November 03, 2007

Cloud nine

I'm having a hard time even knowing where to start in thinking about Cloud nine, the play currently on the mainstage at Knox. It seems particularly difficult to come up with something that isn't just parroting what someone else has told me about what the play's about, which is strange; I don't usually have that problem.

The first act comes across at first as Victorian farce done badly, with the actors not quite playing it straight (the only way to really pull off a sex farce) and overdoing it, with an admixture of high melodrama in the form of occasional stylistic gestures and sound effects. Of course it isn't a Victorian farce, it just plays one on TV—as an intentionally-that-way piece it strikes more of an absurdist pose; the distinction is driven home quite thoroughly when adventurer Harry Bagley lets out his line "Shall we go in a barn and fuck?", the first of many, many thoroughly explicit sexual propositions and advances and descriptions spread throughout this act. Of course, it's all very clandestine, this being (nominally) 19th century British Africa, and the number one observation that I'm apparently supposed to make about act I is that it's all about how repressive the society is. That, at least, is what the director and all the blurbs and flyers tell me. But honestly, the biggest thing that the first act did was to lay out a set of character cutouts (with occasional, fleeting glimpses of a deeper person behind) and, more importantly, of relationship lines drawn between the characters, without losing the audience's interest; it's all just setup for act II.

Insight is often drawn from contrast, whether between here and there, then and now, expectation and outcome, or anything else. In this case, at the start of the second act we get to see the characters and the relationships redistributed among the actors, so that for instance the actor playing Maud, the mother-in-law in the first act, plays her own granddaughter Victoria in the second act (who had been played by a dummy in the first), who in the second act is in the role of daughter, which had been served in the first act by a third character, Betty, who is in both acts and played by a different person in each case. Some of the characters are retained in the second act, while others have analogous, but new, characters inserted in their stead. It meant that for any given situation in the second act, you were casting a line back to the first act, asking what this actor was doing in this situation then, which this character was doing then, and what this relationship role was doing then, an unbelievably rich web of interactions that makes this play one of the ones that just keeps on giving.

It was in the second act that the real acting happened, too. Ariel Lauryn's monologues as Betty, first when she's chattering on nervously because she's leaving her husband, then later as she reflects on her experiences with masturbation, were some truly great character moments that manage to recall the anxieties of all three of Betty, Edward (Ariel's character in the first act), and Maud (the mother-in-law of the first act). I also loved Eli King's "monologue" conversation at his wife; for all that I might have missed this if I hadn't been primed for it, he manages to come across as likeable and sincere in his desire to liberate Victoria—without ever letting her get a word in edgewise.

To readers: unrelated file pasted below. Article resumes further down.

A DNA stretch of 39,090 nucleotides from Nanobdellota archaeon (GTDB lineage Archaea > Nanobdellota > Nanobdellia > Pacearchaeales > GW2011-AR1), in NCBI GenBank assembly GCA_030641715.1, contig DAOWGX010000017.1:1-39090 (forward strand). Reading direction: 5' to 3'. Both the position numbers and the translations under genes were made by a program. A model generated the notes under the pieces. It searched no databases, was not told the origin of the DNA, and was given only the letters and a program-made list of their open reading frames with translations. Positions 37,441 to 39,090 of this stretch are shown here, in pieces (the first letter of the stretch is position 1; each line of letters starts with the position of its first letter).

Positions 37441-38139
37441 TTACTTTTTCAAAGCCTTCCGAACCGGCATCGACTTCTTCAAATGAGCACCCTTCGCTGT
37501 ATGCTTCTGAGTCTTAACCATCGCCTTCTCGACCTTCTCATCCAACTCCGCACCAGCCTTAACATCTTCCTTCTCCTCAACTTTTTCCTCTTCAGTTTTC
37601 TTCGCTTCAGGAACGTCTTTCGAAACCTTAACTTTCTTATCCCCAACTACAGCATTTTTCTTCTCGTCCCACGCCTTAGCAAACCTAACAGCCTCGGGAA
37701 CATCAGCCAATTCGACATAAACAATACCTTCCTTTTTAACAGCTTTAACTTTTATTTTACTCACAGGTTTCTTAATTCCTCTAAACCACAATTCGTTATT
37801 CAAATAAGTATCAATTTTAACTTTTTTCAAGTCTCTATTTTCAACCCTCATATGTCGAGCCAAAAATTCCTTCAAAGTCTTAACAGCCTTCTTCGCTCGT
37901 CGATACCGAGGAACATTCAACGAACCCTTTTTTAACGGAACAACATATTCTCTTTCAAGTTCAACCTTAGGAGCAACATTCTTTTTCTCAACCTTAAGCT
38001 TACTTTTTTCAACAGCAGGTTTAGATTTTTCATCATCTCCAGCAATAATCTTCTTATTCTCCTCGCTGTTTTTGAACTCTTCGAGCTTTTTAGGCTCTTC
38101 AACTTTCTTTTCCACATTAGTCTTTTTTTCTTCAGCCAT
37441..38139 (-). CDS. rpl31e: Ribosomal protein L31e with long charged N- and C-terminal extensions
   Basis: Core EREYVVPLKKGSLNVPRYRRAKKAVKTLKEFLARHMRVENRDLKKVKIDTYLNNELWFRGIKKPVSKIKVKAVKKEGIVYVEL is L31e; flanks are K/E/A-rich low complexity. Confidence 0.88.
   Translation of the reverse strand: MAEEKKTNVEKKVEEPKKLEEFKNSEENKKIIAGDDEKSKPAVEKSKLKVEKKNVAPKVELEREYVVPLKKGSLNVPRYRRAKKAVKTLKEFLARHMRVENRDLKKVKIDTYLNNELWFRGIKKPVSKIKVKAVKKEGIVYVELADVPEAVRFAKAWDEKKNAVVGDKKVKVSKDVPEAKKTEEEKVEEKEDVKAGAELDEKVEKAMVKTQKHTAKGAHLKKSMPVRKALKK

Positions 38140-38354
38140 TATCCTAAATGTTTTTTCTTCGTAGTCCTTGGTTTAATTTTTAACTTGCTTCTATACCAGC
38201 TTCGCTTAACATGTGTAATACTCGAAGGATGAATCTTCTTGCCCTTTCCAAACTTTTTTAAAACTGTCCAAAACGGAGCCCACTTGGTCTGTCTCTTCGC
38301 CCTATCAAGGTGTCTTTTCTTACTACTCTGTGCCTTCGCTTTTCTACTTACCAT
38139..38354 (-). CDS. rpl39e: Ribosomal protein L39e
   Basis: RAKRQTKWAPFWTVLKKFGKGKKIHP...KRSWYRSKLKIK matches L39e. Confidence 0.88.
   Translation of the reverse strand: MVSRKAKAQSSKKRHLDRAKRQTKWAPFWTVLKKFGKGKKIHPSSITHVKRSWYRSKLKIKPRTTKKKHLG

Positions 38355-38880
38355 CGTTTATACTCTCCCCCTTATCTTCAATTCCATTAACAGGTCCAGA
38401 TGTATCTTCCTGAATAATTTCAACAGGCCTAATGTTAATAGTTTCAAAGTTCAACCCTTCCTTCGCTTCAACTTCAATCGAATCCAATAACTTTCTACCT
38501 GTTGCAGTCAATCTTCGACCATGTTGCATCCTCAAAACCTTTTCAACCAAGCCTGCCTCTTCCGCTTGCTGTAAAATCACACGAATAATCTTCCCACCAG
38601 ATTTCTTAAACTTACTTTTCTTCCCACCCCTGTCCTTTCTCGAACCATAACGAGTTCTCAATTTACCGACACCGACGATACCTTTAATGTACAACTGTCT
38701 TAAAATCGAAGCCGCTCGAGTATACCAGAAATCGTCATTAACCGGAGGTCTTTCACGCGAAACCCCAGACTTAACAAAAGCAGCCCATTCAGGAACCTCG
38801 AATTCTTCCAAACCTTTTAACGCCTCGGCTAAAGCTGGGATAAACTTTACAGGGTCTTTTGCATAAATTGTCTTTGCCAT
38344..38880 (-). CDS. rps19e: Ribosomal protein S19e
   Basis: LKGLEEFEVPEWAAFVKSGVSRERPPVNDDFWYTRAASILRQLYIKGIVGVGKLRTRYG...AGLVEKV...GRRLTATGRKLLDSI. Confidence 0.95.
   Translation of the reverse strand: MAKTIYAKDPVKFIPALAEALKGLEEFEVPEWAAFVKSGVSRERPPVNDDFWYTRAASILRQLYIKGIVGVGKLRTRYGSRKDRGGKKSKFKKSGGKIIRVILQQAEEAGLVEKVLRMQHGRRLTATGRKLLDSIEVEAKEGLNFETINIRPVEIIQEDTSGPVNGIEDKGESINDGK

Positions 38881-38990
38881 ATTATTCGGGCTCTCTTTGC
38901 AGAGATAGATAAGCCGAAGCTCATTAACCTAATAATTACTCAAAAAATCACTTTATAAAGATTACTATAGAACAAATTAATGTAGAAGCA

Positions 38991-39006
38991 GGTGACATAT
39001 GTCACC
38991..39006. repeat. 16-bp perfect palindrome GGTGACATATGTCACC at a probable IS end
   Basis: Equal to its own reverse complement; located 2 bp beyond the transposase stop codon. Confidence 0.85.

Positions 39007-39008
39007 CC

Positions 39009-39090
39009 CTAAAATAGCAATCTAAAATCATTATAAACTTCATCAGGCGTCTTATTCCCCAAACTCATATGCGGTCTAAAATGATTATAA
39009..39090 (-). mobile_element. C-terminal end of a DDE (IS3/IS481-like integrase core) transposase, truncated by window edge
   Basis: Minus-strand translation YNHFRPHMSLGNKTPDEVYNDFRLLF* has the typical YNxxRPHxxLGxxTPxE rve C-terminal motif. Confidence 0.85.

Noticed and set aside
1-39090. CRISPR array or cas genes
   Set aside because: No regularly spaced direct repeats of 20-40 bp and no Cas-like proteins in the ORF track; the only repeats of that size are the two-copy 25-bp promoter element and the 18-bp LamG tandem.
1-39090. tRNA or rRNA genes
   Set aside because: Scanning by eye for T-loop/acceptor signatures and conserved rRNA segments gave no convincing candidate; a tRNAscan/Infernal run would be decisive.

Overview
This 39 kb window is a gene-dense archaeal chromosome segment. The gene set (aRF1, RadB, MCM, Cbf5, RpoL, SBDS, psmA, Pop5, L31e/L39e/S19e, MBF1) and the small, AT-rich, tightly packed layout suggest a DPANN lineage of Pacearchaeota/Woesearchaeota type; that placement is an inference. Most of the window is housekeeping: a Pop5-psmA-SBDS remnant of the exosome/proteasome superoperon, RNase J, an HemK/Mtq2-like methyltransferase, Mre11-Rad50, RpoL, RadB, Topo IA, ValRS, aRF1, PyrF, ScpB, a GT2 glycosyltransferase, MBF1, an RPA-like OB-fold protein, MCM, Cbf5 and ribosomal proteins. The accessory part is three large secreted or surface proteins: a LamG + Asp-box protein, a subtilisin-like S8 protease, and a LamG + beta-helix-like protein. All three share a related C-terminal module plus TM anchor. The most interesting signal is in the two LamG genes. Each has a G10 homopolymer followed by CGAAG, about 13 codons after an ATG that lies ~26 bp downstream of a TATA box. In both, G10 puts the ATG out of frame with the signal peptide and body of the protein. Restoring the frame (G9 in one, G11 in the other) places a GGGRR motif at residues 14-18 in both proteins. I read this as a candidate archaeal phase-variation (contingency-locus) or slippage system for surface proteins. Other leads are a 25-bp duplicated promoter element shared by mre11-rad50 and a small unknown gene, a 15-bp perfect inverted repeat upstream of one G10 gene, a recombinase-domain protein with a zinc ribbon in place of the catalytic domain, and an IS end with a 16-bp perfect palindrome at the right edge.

I definitely didn't think this at the time, but as I reflect on the show, I'm thinking that some of the most interesting work was done by Shane Donegan, who I'd not even seen before on the Knox stage. In act I he plays Joshua, the black African servant, who upon further thought actually seems to be one of the most developed characters in that act. I mean, theme of repression, sure, but this guy has some serious demons floating around back there, and it shows. (I'd also like to know what happened right after the last scene ended—did he shoot and miss, or what? Clive evidently survives, but....) Then in the second act, he plays Gerry, the gay lover, the loose analogue of the first act's adventurer Harry, and manages to be thoroughly unlikable. Except not: as the act goes on and after ongoing thought, it's really not that he's a bad person, not at all actually, but rather that he has an entirely different value set. It is Gerry that has the talk with Betty that lets her come round and officially accept herself and her (extended) family as they are, and that can't really be an accident. In some way I can't quite pin down right now, these characters are framing the narrative in both acts....

Man, that's just the start, really, but I simply must go to bed now if I'm to get up and drive to Springfield in the morning. Hopefully, I'll be inspired to come back to this later, though. I do wish I had a chance to see it again....

"The great need to distinguish Christianity from Buddhism or Science from Not-Science seems born of the desire to separate that which is given Authority from that which is not. The thing is, if you're giving science Authority, you're already beyond the practice of science. (Same for Buddhism and Christianity, strangely enough.)" --Jonathan Prykop

Posted by blahedo at 1:05am on 3 Nov 2007
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